Breaking new ground

Zoe Dare Hall examines ground rent funds as an alternative investment to the ailing buy-to-let market
Click to follow

To your average leaseholder, ground rent means little more than the nominal amount, usually about £50, paid each year to the owner or freeholder. But rather meatier amounts are involved when you're talking about ground rents as an investment.

To your average leaseholder, ground rent means little more than the nominal amount, usually about £50, paid each year to the owner or freeholder. But rather meatier amounts are involved when you're talking about ground rents as an investment.

Buying units in a ground rent fund - a company who buys the freeholds to buildings and receives the ground rents paid by the property's leaseholders - offers a low-risk, long-term investment, not dissimilar to a long-term bond.

And, like buy-to-let, where your money benefits from income and capital growth, investing in ground rents sees a steady flow of income from ground rents into the fund as well as from capital growth when, for example, a leaseholder wants to extend or buy their lease. Then the freeholder can charge a lump sum payment, all of which means the division of more money for the investor in the fund.

Close Brothers' Freehold Income Trust (FIT) is the best-established ground rent fund, running since 1993. It owns the freehold to 45,000 properties, usually with leases between 99 and 999 years, and over the past 10 years claims an average return of 9.78 per cent. A minimum investment of £1,000 is required and you must apply through a financial adviser.

Investment adviser Nigel Walker from Gee & Company describes such ground rent funds as "specialist, very niche" for the more experienced investor, but adds: "If you invest in ground rents, you have a long period of assured income. It's a very attractive, secure income stream for individuals.

"Getting access to ground rents for private investors is not easy - you'd need to be a fairly clued-up individual - so by investing in a fund, you let it do all the hard work. Close Brothers is the most obvious one as [the firm] has an 11-year track record, is a decent size and is still open to new money."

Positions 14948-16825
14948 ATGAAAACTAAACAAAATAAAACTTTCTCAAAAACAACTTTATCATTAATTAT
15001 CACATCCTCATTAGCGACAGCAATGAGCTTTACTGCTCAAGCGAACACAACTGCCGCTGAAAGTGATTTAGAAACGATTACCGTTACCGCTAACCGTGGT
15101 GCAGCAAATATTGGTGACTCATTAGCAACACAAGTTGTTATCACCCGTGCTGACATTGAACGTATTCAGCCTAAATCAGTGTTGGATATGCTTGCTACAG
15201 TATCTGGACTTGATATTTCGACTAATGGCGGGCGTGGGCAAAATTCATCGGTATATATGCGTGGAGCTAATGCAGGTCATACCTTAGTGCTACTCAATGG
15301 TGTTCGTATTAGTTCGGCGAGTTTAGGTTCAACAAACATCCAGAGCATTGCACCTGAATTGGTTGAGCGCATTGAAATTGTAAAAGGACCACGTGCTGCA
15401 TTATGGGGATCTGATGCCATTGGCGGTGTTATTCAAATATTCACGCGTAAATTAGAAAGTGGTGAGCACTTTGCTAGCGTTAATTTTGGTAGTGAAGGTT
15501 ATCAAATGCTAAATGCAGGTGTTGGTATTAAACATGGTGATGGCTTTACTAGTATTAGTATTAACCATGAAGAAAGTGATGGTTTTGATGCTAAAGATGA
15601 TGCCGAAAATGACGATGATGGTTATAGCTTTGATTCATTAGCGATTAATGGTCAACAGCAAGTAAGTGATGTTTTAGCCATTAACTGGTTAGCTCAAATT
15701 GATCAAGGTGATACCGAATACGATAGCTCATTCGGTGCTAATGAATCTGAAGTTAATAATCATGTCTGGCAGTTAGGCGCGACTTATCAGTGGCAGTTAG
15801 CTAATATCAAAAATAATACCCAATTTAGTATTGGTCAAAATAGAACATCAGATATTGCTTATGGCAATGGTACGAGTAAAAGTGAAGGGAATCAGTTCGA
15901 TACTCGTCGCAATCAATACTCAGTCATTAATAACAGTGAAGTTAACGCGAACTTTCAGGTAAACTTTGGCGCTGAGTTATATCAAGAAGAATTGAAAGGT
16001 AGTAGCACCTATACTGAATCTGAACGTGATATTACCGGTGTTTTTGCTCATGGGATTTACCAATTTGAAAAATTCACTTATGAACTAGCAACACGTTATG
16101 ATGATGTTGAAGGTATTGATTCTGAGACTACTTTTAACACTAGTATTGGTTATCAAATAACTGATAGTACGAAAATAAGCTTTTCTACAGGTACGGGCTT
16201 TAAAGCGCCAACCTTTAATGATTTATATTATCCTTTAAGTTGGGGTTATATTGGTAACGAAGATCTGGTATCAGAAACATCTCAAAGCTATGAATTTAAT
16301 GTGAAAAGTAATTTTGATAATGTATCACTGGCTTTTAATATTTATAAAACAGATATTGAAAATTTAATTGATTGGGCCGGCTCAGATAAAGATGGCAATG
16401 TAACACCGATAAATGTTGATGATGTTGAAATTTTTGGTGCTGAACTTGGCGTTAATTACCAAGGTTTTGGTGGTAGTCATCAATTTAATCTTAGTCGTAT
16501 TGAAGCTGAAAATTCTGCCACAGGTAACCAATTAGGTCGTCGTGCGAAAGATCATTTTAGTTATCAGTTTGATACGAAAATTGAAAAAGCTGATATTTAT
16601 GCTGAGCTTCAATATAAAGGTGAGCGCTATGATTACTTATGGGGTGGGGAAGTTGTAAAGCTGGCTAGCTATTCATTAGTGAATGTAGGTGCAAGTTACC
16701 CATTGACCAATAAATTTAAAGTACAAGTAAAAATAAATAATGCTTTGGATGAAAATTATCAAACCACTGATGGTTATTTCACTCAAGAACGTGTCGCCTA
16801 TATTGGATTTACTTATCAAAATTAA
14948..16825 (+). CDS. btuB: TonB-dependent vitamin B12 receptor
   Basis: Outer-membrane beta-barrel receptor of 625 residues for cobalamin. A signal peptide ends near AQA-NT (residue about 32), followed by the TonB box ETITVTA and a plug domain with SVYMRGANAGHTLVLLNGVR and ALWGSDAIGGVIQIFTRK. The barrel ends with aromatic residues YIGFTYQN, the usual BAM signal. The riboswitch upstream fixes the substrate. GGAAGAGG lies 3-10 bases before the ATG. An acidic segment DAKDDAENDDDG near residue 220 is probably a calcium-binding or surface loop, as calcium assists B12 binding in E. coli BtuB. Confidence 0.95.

The Brandeaux Group, in conjunction with Friends Provident International, has similar ground rent funds, with target returns of 9 per cent per annum, but they are now closed.

Such funds do not actually want to be awash with investors' money, Walker explains. "They like a steady drip of income. Over the last couple of years this kind of investment has proved very popular. Whereas an equity manager gets a big dollop of money he can move it around, ground rent funds have to source the investments and then go through all the legal rigmarole. It can take a long time to invest if a large block of money comes in."

Potential investors should also be aware that the FIT has unregulated status, "so if you have a complaint the usual compensation isn't available," Walker says. "You can also find that because it's a property contract, liquidising your funds isn't as quick as you might like. Close Brothers has a monthly dealing facility, which isn't too bad, but if you need your money tomorrow you can't have it."

Also beware of the charges. "It takes a lot of work sourcing property so you have to appreciate that there is a higher charge for their management of the fund. The Close Brothers' official charge of 6 per cent is towards the top end and the annual management charge is 2.25 per cent, which is quite high. A unit trust would charge around 1.5 per cent," says Walker.

But he believes the fund is suitable for a number of different investors. "It's available to certain pension investors, if you have a Self Invested Personal Pension, and it's good for more cautious individuals or those with a diverse portfolio who want something reliable and different.

"Returns are consistent - ups and downs will only be by about 0.2 per cent either way - unlike an equity-based fund, which can lurch substantially."

The benefit of Close Brothers, says Walker, is it has had the same people in charge for 11 years and it has delivered the goods.

As an alternative to the ailing buy-to-let market, Walker concurs it's a good one. "It's just a shame that the ground rent fund market is so limited. You don't have 15 or 20 funds to look at. But as an income stream it's extremely safe."

Close Brothers Investment Ltd 0207 426 4000; www.closeinvestments.com

Comments